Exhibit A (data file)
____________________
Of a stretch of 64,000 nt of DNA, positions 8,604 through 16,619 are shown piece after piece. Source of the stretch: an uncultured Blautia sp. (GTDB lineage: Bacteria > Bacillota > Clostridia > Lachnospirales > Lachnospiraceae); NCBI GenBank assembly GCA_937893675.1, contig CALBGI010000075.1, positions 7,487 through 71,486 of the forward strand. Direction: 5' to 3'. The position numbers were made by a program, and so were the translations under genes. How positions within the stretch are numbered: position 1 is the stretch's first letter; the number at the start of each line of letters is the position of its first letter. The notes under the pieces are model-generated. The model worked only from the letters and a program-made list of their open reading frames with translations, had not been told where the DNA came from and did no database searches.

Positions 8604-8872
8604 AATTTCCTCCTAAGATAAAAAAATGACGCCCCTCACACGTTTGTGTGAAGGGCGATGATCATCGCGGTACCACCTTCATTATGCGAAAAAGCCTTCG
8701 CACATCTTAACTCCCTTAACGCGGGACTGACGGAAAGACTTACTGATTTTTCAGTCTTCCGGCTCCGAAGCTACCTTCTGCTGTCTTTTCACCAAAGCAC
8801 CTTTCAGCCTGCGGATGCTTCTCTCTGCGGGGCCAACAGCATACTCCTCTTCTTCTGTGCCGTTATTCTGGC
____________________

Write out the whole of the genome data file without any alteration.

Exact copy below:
Of a stretch of 64,000 nt of DNA, positions 8,604 through 16,619 are shown piece after piece. Source of the stretch: an uncultured Blautia sp. (GTDB lineage: Bacteria > Bacillota > Clostridia > Lachnospirales > Lachnospiraceae); NCBI GenBank assembly GCA_937893675.1, contig CALBGI010000075.1, positions 7,487 through 71,486 of the forward strand. Direction: 5' to 3'. The position numbers were made by a program, and so were the translations under genes. How positions within the stretch are numbered: position 1 is the stretch's first letter; the number at the start of each line of letters is the position of its first letter. The notes under the pieces are model-generated. The model worked only from the letters and a program-made list of their open reading frames with translations, had not been told where the DNA came from and did no database searches.

Positions 8604-8872
8604 AATTTCCTCCTAAGATAAAAAAATGACGCCCCTCACACGTTTGTGTGAAGGGCGATGATCATCGCGGTACCACCTTCATTATGCGAAAAAGCCTTCG
8701 CACATCTTAACTCCCTTAACGCGGGACTGACGGAAAGACTTACTGATTTTTCAGTCTTCCGGCTCCGAAGCTACCTTCTGCTGTCTTTTCACCAAAGCAC
8801 CTTTCAGCCTGCGGATGCTTCTCTCTGCGGGGCCAACAGCATACTCCTCTTCTTCTGTGCCGTTATTCTGGC